Archive for the 'Videos' Category

Norwegian Photographer Terje Sorgjerd’s New Time Lapse Video: The Arctic Light

This entry is part 2 of 4 in the series Videos

My Father’s Garden by Mirko Faienza

This entry is part 4 of 4 in the series Videos

Spiney caterpillar with rose pollen on spines

Click here to see some National Geographic Pollen Grain photos

Frans Lanting – A Personal Journey

This entry is part 5 of 4 in the series Videos

Earthworm (Lumbricus terrestris)

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If I were an early bird, this plump little fellow would look like a tasty morcel to me! What one might call a good start to the day. I’m sure there’s a moral to be learnt here somewhere.

Ahh, yes, of course :

The early bird gets the worm.

We all know that the world belongs to those who get up nice and early. Get up early and life can but smile for you.

However, there is a darker side to this story… one of personal disaster… the early (perhaps even earlier) worm gets eaten! Of course we automatically associate ourselves with the bird. The moralists of old conveniently failed to complete their comforting proverb. It should read :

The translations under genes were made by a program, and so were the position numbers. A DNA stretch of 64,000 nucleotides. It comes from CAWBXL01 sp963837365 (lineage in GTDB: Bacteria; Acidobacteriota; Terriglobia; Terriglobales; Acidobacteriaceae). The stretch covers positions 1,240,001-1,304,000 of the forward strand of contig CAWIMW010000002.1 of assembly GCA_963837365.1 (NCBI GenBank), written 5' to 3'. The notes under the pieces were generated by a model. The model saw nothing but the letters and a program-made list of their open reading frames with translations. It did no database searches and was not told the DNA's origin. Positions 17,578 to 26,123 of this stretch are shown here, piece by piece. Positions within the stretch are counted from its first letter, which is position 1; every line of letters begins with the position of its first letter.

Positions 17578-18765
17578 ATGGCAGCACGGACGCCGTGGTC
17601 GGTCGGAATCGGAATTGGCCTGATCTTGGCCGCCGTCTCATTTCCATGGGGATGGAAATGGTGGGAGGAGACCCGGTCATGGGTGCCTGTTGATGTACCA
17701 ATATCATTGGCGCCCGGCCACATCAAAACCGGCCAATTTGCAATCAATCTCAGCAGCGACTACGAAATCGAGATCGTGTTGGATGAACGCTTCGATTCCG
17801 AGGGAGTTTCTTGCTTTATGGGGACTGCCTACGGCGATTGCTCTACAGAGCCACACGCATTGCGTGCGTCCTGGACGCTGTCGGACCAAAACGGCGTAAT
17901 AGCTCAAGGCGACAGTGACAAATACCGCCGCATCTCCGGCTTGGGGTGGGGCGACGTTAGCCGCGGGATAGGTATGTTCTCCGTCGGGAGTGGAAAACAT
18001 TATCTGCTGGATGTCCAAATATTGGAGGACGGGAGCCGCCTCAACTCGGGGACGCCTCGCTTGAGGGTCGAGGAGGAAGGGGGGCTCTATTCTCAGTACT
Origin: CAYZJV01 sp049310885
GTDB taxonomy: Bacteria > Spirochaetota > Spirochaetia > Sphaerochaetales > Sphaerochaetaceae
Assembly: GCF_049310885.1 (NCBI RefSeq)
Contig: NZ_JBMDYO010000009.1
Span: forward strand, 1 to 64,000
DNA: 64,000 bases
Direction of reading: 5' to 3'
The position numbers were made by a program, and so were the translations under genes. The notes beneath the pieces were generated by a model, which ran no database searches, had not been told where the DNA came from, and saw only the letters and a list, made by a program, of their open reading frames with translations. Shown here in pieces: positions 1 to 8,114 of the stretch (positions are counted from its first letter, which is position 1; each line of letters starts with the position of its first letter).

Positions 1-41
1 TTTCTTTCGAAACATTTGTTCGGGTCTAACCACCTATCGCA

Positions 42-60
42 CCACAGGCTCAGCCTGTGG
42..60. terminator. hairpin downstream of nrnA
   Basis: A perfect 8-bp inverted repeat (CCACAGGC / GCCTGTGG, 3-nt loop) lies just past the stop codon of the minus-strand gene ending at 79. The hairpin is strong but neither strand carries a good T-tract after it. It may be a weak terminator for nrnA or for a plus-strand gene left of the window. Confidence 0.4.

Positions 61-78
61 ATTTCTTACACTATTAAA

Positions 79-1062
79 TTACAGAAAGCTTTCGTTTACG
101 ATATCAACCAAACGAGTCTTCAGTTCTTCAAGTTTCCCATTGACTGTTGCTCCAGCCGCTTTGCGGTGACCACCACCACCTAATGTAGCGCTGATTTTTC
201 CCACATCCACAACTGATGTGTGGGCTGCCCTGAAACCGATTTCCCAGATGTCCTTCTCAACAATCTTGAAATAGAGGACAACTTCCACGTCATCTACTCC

The early bird gets the worm.
But the early worm gets eaten!

In other words know yourself! If you are a bird, get up early. If you are a worm, stay in bed a little longer and let other worms get eaten!

And, for the mice amongst us, here is some food for thought :

The early bird gets the worm, but the second mouse gets the cheese.

Wikipedia entry on the earthworm

Watch “Darwin’s Worm” a short video made by Jean Painlevé on the virtues of the earthworm.

Two-tailed Pasha (Charaxes jasius)

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When on the wing, this large and powerful butterfly resembles more a small bird than a butterfly due the speed and the nature of its flight. This no doubt serves it well since it has the habit of establishing and defending hilltop territories otherwise known as “hilltoping” (hilltops serve as mate-encounter sites not only for this species but also for many other insects).

Ideally, I would have liked to photograph it with its wings open, but when it did eventually decide to land (several times on animal dung), it immediately placed its wings in an upright position. This was the best shot I could get – naturally I avoided to photograph it on dung!

Charaxes jasius’ larval foodplant is the strawberry tree (Arbutus unedo) but it is also attracted to fermenting fruit, animal dung, and alcohol in the form of beer and wine!

Now watch a short educational film (in French) on the life-cycle of Charaxes jasius.

Other resources :